Skip to main content
eScholarship
Open Access Publications from the University of California

The tarantula toxin GxTx detains K+ channel gating charges in their resting conformation.

  • Author(s): Tilley, Drew C
  • Angueyra, Juan M
  • Eum, Kenneth S
  • Kim, Heesoo
  • Chao, Luke H
  • Peng, Anthony W
  • Sack, Jon T
  • et al.
Abstract

Allosteric ligands modulate protein activity by altering the energy landscape of conformational space in ligand-protein complexes. Here we investigate how ligand binding to a K+ channel's voltage sensor allosterically modulates opening of its K+-conductive pore. The tarantula venom peptide guangxitoxin-1E (GxTx) binds to the voltage sensors of the rat voltage-gated K+ (Kv) channel Kv2.1 and acts as a partial inverse agonist. When bound to GxTx, Kv2.1 activates more slowly, deactivates more rapidly, and requires more positive voltage to reach the same K+-conductance as the unbound channel. Further, activation kinetics are more sigmoidal, indicating that multiple conformational changes coupled to opening are modulated. Single-channel current amplitudes reveal that each channel opens to full conductance when GxTx is bound. Inhibition of Kv2.1 channels by GxTx results from decreased open probability due to increased occurrence of long-lived closed states; the time constant of the final pore opening step itself is not impacted by GxTx. When intracellular potential is less than 0 mV, GxTx traps the gating charges on Kv2.1's voltage sensors in their most intracellular position. Gating charges translocate at positive voltages, however, indicating that GxTx stabilizes the most intracellular conformation of the voltage sensors (their resting conformation). Kinetic modeling suggests a modulatory mechanism: GxTx reduces the probability of voltage sensors activating, giving the pore opening step less frequent opportunities to occur. This mechanism results in K+-conductance activation kinetics that are voltage-dependent, even if pore opening (the rate-limiting step) has no inherent voltage dependence. We conclude that GxTx stabilizes voltage sensors in a resting conformation, and inhibits K+ currents by limiting opportunities for the channel pore to open, but has little, if any, direct effect on the microscopic kinetics of pore opening. The impact of GxTx on channel gating suggests that Kv2.1's pore opening step does not involve movement of its voltage sensors.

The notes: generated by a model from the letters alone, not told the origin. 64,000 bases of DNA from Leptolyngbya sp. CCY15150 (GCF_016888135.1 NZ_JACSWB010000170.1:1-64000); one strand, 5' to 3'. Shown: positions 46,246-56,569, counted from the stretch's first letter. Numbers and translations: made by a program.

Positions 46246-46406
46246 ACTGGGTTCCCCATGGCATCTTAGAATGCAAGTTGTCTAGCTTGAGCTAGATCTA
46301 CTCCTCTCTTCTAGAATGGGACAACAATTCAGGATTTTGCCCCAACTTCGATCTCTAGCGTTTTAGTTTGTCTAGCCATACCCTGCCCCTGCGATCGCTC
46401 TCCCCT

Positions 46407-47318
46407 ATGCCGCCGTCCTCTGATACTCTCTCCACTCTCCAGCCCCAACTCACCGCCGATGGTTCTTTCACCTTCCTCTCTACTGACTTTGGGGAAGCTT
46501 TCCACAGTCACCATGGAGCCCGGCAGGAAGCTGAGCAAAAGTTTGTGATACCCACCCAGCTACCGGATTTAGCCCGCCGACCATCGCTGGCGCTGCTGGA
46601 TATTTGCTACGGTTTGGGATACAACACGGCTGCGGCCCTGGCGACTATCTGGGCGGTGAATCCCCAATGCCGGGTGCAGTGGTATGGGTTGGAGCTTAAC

Many UC-authored scholarly publications are freely available on this site because of the UC's open access policies. Let us know how this access is important for you.

Main Content
Current View